Both parents look after the kits. Continuous care is given for 2 weeks, and weaning takes place when the kits are around 2 to 3 months of age.
What Do Fennec Foxes Eat?
The fennec fox is an omnivore. Its prey includes a wide range of animals, including small rodents, snakes, rabbits, birds, lizards and insects such as grasshoppers and locusts.
Eggs, roots, leaves and fruit also feature in the fennec’s diet.
Despite being a social animal, the fennec fox typically hunts alone. Those ears aren’t just for keeping cool; the fennec fox also has extremely sensitive hearing, and is capable of detecting even prey that is underground.
The fox captures its prey by pouncing on it. The fennec is highly agile and can jump up to a height of 0.6 m (2 ft.) or forward up to a distance of 1.2 m (4 ft.).
The fennec fox obtains almost all of the water it needs from its food, but will drink when water is available.
Fennec Fox Predators
Is The Fennec Fox Endangered?
The fennec fox is rated ‘Least Concern’ by the IUCN (the International Union for Conservation of Nature).
The species is widespread, and relatively common throughout the Sahara. There are no known threats with the potential to affect the species across its whole range.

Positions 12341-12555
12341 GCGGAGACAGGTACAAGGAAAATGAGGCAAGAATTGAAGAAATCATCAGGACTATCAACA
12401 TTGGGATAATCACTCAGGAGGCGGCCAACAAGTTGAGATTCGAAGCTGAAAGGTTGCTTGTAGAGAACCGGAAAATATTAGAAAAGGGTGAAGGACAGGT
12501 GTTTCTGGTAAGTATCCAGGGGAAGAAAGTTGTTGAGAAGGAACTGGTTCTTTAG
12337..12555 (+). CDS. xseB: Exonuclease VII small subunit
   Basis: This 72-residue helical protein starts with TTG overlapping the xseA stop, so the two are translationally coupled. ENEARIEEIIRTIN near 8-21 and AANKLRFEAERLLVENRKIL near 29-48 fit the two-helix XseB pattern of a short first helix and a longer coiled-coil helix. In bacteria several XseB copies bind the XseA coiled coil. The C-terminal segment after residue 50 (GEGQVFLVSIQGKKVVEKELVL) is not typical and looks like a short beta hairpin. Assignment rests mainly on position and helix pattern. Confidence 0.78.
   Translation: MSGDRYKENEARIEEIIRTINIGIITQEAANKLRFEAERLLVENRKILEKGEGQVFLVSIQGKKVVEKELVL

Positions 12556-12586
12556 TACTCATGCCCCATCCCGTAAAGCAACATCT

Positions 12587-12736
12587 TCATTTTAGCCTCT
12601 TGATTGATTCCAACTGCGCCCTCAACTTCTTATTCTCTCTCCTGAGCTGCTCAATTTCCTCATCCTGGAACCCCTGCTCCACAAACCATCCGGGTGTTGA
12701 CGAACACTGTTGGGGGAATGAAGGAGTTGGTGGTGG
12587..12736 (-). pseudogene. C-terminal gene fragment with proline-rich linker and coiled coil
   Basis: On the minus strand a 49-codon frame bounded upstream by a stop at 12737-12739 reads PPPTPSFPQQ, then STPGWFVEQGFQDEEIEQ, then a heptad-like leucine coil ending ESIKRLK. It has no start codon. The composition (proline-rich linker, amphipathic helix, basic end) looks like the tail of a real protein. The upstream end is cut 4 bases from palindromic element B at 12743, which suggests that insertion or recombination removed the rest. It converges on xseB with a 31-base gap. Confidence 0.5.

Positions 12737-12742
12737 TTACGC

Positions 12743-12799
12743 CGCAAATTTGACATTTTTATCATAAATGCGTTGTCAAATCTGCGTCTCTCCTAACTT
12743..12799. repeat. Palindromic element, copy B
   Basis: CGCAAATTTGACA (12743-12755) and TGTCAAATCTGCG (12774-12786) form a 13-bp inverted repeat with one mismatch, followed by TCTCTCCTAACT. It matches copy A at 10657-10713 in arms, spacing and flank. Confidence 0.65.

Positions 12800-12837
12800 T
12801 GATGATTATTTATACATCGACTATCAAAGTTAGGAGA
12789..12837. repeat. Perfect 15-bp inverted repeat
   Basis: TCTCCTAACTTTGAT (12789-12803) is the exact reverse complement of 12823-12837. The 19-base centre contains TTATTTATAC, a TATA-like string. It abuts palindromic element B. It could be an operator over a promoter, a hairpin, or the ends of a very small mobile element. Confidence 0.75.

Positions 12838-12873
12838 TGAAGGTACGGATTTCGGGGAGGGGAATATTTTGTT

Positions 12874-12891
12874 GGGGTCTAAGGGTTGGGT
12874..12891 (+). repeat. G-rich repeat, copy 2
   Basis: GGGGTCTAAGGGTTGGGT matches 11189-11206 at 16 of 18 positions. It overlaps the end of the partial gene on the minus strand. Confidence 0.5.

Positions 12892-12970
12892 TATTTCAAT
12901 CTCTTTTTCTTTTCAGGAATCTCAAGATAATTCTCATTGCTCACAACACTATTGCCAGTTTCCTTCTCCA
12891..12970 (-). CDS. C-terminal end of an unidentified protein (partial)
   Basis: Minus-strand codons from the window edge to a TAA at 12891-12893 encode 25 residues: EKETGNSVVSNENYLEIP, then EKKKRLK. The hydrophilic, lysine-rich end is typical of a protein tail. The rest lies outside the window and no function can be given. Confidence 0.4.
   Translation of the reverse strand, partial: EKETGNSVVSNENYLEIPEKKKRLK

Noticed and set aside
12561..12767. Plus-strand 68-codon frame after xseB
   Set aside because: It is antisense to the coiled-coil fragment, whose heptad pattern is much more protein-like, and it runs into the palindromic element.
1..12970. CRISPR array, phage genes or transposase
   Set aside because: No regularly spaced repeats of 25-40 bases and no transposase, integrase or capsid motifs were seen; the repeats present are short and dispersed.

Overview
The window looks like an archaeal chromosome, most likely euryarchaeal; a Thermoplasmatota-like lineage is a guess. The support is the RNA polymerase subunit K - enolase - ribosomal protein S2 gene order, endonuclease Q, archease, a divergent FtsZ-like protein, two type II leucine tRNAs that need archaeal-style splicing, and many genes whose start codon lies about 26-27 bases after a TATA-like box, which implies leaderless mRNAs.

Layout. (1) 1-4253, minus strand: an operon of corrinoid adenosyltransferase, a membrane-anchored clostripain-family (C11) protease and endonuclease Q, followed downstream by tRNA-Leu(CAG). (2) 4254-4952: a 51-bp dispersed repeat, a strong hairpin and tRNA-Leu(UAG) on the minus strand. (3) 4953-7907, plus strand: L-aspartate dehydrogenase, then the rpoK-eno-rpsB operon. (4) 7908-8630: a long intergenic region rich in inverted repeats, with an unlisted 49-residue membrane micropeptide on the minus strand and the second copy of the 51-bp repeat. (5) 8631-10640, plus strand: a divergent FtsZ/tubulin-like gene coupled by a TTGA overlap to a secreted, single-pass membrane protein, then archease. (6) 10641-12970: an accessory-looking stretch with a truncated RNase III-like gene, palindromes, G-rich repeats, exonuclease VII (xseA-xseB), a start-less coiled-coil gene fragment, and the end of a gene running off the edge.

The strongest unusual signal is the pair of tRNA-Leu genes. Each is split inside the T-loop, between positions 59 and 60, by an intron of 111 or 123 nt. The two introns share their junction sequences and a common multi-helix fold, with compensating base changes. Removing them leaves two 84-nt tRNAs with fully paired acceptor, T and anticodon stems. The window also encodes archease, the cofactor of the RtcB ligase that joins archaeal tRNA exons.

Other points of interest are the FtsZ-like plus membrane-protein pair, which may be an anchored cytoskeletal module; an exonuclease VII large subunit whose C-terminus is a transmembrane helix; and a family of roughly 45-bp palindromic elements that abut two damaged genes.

In some areas, the animal is both hunted for its pelts and collected for the pet trade. The construction of new roads and human settlements has a negative impact on the animal’s habitat.
Fennec Fox Name Meaning
The fennec fox’s name comes from the Berber word ‘fanak’, which means fox. (Berbers are a group of people indigenous to North Africa.)
The first part of the fennec fox’s scientific name Vulpes zerda tells us that the species is a member of the genus Vulpes; the group to which all true foxes belong. (Vulpes is part of the wider dog family.)
The second part of the species’ scientific name is derived from the Greek word ‘xeros’ (dry). It refers to the habitat in which the fox is typically found.
In the past the fennec fox’s membership in the genus Vulpes has been disputed. This is because there are several differences between the fennec fox and other foxes. The fennec fox lacks musk glands, has fewer chromosome pairs and, unlike most foxes, lives in a pack. For this reason, the animal has previously been assigned to its own genus, Fennecus.
The most recent research suggests that the fennec fox is indeed a ‘true’ fox.
Want to know more about words such as ‘family’, ‘species’ and ‘genus’? Check out our guide to animal classification.